Majority of comments on articles about Martial Law seem to be from staunch defenders of that era. There are and will always be citizens who see those years as an era of peace and prosperity in our country.
We don't need to debate that. Instead we simply need to tell, retell and listen to the stories of those who survived those years. As the younger generation we need to do our own research, take the blinders off our eyes and learn what exactly life was like during Martial Law before coming up with flowery images of those years as a beautiful moment in history.
Silence by force
You would never have seen an article such as this as I would have already been taken, tortured, and killed for my opinions. If Martial Law were still in effect, bloggers who wrote anything even remotely critical of the government or its cronies would be jailed like they do in other countries.
There would be none of your Facebook rants about the administration, Metro Manila traffic, or even the outfit a politician is wearing. In fact, there wouldn't be Facebook, Instagram, and Gmail in the Philippines the way these websites are banned in China.
If I wrote during Martial Law, I could be taken from my home the way 23-year-old Lily Hilao was for being a prolific writer for her school paper at the Pamantasan ng Lungsod ng Maynila. In April 1973, Lily was taken by the military, and was raped and tortured in front of her 16-year-old sister. By the time Lily's family retrieved her dead body, it bore cigarette burns on her lips, injection marks on her arms, bruises and gun barrel marks. Her internal organs were removed and her vagina was sawed off to cover signs of torture and sexual abuse. Liliosa Hilao is considered to be the first female casualty and martyr of Martial Law.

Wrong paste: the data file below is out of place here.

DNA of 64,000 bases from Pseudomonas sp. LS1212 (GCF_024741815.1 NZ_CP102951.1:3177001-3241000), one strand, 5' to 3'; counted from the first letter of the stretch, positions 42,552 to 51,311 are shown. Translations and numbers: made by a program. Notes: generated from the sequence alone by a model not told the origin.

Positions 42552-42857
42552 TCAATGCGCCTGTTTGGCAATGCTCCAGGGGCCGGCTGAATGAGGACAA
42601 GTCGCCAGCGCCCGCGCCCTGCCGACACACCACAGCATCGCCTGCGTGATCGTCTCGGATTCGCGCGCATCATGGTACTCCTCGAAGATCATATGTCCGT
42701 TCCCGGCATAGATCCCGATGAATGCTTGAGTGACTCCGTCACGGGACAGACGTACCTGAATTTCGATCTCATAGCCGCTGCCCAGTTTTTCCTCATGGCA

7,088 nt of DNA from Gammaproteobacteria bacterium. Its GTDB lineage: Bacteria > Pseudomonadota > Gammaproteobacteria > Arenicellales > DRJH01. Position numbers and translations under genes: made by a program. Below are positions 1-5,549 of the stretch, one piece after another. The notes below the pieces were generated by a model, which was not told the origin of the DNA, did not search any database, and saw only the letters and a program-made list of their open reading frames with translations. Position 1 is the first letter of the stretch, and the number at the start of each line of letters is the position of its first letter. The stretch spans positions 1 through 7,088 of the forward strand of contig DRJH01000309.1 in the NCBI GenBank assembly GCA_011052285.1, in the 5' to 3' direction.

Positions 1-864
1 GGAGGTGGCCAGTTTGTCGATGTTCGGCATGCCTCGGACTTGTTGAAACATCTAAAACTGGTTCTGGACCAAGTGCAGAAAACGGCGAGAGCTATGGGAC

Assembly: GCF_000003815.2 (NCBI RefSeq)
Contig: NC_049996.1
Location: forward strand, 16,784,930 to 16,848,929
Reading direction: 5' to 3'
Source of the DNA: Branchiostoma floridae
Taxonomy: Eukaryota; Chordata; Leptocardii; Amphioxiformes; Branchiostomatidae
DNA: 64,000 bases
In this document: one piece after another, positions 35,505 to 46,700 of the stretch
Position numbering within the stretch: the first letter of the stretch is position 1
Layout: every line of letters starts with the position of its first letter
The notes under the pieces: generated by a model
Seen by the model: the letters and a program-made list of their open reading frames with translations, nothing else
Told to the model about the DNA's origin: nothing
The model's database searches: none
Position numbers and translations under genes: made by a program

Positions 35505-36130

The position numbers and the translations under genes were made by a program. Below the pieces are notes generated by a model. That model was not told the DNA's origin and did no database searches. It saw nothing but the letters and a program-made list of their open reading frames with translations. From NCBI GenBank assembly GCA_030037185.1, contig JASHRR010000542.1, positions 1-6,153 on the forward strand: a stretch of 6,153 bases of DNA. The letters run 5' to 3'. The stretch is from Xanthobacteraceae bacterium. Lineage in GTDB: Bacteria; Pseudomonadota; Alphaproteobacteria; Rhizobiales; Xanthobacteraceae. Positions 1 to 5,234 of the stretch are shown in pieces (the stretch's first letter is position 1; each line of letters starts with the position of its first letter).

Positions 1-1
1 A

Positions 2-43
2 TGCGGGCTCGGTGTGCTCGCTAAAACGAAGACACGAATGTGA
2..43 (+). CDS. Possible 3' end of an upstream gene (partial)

Martial Law engineer Juan Ponce Enrile defined subversion during a 1977 BBC interview: “anybody who goes against the government or who tries to convince people to go against the government – that is subversion.” Proclamation 1081 gave the military the authority to arrest, detain, and execute anyone who even dared to breathe sadly about the Marcos administration.
Archimedes Trajano was only 21 when he questioned Imee Marcos on why she was the National Chairman of the Kabataang Barangay during an open forum. He was forcibly taken from the venue by Imee's bodyguards, and was tortured and thrown out of a building window, all because the presidential daughter was irked by his question.
Maria Elena Ang was a 23-year-old UP Journalism student when she was arrested and detained. She was beaten, electrocuted, water cured, and sexually violated during her detention.
Dr Juan Escandor was a young doctor with UP-PGH who was tortured and killed by the Philippine Constabulary. When his body was recovered, a pathologist found that his skull had been broken open, emptied and stuffed with trash, plastic bags, rags and underwear. His brain was stuffed inside his abdominal cavity.
Boyet Mijares was only 16 years old in 1977 when he received a call that his disappeared father (whistleblower and writer Primitivo Mijares) was still alive. The caller invited the younger Mijares to see him. A few days later, Boyet's body was found dumped outside Manila, his eyeballs protruding, his chest perforated with multiple stab wounds, his head bashed in, and his hands, feet and genitals mangled.
Trinidad Herrera was a community leader in Tondo when she was arrested in 1977. In this video she recounts being electrocuted on her fingers, breasts, and vagina until her interrogators were pleased with her answers to their questions.